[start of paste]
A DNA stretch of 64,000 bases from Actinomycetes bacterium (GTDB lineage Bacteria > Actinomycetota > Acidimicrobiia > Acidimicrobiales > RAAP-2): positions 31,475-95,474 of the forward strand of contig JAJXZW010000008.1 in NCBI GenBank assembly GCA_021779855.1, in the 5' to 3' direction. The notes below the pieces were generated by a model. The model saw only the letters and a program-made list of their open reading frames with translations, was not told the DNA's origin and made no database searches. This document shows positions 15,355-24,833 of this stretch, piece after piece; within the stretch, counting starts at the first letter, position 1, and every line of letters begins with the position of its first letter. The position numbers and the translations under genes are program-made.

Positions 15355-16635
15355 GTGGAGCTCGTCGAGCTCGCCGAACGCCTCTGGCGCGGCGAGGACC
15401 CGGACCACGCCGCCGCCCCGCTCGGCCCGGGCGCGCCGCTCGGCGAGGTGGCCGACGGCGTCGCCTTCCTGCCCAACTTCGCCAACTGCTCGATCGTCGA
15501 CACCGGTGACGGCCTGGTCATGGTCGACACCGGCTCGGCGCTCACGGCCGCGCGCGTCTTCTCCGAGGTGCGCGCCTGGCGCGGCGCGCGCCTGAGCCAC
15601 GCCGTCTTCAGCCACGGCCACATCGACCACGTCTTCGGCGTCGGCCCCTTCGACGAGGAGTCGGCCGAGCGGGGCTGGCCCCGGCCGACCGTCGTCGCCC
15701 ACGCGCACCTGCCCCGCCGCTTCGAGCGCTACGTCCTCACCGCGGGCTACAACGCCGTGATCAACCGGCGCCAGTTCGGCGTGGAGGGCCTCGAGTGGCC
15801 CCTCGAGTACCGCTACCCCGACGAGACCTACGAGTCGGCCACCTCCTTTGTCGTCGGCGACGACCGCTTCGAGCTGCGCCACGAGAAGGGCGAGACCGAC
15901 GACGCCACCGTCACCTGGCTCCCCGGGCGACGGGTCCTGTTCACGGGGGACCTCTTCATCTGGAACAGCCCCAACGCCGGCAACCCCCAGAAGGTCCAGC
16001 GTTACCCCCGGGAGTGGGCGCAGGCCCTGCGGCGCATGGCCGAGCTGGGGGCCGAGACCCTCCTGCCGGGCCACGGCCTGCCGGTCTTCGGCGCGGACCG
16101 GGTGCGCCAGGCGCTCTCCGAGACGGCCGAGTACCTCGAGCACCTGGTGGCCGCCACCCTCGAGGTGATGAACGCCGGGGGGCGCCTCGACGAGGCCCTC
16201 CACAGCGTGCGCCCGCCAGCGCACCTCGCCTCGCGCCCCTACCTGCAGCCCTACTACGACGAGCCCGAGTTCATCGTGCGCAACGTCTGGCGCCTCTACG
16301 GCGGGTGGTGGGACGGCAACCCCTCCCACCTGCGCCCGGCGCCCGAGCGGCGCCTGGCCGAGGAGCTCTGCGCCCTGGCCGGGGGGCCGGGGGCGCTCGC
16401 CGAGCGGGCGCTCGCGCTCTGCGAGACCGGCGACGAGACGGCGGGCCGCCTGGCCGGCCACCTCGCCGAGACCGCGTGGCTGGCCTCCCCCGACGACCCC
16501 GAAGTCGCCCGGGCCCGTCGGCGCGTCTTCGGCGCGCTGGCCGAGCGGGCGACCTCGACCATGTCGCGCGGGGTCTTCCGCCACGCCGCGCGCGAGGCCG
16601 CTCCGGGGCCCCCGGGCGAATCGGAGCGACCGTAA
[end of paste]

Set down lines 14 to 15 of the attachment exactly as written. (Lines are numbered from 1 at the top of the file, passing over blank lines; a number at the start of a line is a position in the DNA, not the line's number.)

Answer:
16401 CGAGCGGGCGCTCGCGCTCTGCGAGACCGGCGACGAGACGGCGGGCCGCCTGGCCGGCCACCTCGCCGAGACCGCGTGGCTGGCCTCCCCCGACGACCCC
16501 GAAGTCGCCCGGGCCCGTCGGCGCGTCTTCGGCGCGCTGGCCGAGCGGGCGACCTCGACCATGTCGCGCGGGGTCTTCCGCCACGCCGCGCGCGAGGCCG